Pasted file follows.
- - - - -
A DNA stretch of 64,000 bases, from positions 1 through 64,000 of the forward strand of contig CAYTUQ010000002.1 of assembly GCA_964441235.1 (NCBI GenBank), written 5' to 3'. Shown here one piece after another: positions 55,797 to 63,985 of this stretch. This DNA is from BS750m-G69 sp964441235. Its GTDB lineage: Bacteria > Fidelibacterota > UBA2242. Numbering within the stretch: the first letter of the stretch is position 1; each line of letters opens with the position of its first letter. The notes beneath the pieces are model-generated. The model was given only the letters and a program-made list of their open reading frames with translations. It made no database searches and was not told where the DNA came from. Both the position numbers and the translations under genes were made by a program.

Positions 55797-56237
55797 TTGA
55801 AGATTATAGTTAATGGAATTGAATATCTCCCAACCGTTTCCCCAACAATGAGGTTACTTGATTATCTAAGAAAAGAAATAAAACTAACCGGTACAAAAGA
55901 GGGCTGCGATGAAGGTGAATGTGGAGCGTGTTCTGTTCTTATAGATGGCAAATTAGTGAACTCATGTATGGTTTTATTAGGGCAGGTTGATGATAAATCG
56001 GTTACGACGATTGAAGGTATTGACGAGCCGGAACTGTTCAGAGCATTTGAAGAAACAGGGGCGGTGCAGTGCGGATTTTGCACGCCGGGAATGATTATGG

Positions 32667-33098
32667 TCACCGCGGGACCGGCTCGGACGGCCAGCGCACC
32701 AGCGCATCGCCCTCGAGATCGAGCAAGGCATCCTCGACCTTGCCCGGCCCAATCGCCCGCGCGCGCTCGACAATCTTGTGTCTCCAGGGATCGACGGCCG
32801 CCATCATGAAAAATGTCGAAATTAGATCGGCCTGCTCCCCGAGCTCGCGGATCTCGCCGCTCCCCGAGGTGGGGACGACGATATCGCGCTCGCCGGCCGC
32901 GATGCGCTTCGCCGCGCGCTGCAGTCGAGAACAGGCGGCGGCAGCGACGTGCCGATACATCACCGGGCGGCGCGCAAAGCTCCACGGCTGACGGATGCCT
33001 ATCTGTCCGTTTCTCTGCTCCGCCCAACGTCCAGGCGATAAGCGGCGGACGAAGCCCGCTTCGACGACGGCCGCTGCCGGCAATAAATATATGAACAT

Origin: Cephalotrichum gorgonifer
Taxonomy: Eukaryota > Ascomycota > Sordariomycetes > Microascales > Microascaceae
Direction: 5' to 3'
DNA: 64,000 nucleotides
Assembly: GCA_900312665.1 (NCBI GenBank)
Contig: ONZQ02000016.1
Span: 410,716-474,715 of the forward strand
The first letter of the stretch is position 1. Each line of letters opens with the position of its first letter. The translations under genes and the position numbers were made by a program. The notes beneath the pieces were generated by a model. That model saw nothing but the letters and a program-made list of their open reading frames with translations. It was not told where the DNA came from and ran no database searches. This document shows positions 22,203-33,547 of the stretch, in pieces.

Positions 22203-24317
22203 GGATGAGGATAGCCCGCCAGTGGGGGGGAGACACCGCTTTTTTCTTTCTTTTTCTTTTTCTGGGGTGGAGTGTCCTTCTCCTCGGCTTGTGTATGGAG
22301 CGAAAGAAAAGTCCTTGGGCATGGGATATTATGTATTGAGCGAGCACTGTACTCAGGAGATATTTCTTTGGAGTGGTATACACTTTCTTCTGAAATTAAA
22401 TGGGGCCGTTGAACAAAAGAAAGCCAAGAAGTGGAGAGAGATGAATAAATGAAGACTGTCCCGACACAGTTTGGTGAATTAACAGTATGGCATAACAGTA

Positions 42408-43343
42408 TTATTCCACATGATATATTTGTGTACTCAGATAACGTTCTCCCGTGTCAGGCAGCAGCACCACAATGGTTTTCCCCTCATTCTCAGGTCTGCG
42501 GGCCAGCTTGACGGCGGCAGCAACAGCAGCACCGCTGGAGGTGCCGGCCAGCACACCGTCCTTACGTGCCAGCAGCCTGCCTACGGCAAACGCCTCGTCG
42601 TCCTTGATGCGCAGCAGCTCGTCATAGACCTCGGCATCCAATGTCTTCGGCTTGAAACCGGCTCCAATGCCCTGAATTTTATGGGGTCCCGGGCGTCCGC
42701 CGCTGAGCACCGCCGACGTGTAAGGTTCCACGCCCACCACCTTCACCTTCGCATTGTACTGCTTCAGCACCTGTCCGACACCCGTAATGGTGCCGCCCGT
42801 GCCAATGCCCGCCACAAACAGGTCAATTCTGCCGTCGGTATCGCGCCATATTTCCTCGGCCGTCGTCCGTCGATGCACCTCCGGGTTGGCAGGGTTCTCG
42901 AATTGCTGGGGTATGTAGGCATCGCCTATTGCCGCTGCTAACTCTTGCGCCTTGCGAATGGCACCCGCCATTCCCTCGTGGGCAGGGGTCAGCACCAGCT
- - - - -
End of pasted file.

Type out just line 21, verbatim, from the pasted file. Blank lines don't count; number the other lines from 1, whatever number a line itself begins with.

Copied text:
Positions 22203-24317